Yesterday, I was at the 31st annual NBER conference on macroeconomics (along with fellow blogger Mark Thoma). Among the many interesting contributions was the development of an extended data set on 25 different indicators for 17 advanced economies going back to 1870 by Jorda, Schularick and Taylor (2016).
The authors described one of their findings as a "financial hockey stick". After nearly a century of stability, loans by banks to the nonfinancial sector began, after 1950, to grow systematically faster than GDP around the world.
Average ratio of bank loans to the non-financial private sector to GDP across 17 advanced countries (in red) and ratio of M2 to GDP (blue). Source: Jorda, Schularick and Taylor (2016).
This growth in credit was concentrated in mortgage loans as opposed to unsecured lending to businesses.
Average ratio of mortgage lending to GDP (red) and for other lending (blue). Source: Jorda, Schularick and Taylor (2016).
This "hockey stick" in mortgage lending was accompanied by a similar pattern in real house prices. These, too, had been largely stable for nearly a century. Since 1950, house prices have grown faster than inflation around the world.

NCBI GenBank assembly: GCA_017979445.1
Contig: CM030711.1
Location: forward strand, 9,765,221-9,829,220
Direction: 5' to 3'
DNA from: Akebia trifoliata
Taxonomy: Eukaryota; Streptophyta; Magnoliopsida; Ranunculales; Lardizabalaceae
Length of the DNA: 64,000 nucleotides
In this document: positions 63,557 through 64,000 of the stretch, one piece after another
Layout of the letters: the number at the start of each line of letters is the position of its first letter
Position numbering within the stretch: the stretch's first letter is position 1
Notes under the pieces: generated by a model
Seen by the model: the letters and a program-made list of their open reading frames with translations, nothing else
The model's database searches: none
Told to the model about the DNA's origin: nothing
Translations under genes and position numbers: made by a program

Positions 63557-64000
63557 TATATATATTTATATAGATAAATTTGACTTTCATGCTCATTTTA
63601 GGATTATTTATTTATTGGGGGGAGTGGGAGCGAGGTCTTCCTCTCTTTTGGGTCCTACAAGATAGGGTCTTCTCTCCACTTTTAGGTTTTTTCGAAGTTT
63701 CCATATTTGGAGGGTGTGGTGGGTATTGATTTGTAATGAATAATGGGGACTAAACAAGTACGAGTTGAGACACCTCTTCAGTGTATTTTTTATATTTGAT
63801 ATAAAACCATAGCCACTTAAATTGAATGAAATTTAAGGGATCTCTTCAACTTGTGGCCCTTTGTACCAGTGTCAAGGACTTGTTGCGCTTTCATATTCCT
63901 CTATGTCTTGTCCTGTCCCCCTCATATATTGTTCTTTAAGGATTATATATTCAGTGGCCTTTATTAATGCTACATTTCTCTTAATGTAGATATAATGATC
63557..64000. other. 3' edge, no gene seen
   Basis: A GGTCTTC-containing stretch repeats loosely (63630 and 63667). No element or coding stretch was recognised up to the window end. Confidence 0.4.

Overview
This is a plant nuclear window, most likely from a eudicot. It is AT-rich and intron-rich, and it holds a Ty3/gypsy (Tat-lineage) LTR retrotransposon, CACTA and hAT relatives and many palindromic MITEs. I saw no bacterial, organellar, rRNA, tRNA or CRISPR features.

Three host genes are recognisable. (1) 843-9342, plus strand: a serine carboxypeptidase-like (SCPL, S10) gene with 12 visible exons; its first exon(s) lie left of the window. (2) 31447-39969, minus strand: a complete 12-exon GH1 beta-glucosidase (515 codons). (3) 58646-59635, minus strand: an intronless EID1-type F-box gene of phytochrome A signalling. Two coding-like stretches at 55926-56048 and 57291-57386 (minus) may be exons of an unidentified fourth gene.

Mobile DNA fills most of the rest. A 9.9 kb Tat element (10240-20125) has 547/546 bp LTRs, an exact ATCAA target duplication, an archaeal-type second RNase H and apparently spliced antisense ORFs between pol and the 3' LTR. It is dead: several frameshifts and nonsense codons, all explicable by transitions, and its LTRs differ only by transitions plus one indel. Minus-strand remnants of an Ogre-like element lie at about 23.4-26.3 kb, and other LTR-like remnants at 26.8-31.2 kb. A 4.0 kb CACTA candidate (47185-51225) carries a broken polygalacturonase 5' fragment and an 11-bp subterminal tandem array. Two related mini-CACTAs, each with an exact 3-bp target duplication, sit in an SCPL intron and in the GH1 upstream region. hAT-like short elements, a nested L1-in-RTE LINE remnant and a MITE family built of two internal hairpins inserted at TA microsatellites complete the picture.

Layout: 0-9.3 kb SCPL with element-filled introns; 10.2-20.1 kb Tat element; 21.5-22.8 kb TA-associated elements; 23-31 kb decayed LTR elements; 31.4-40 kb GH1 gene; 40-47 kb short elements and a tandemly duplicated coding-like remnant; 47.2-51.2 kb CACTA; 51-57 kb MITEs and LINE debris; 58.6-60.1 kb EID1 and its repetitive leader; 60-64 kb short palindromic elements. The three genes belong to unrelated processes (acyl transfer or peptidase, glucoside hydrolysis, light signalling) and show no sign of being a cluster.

Average house price deflated by CPI across 14 advanced countries. Source: Jorda, Schularick and Taylor (2016).
The authors find that as economies have become more leveraged, the standard deviation of output growth has become smaller, consistent with a phenomenon that has been described as the Great Moderation in the United States since 1985. Interestingly, however, the standard deviation of stock prices has increased. They also find that the skewness of GDP has become more negative - big movements up have become more subdued relative to downturns.
Vertical axis: Skewness of GDP within country in over a 10-year period. Horizontal axis: Credit/GDP for that country over that period. Data summarized in terms of 20 bins. Source: Jorda, Schularick and Taylor (2016).
The authors conclude:
At a basic level, our core result- that higher leverage goes hand in hand with less volatility, but more severe tail events- is compatible with the idea that expanding private credit may be safe for small shocks, but dangerous for big shocks. Put differently, leverage may expose the system to bigger, rare-event crashes, but it may help smooth more routine, small disturbances.
Editor's note: This article was originally published on April 17, 2016 by James Hamilton here.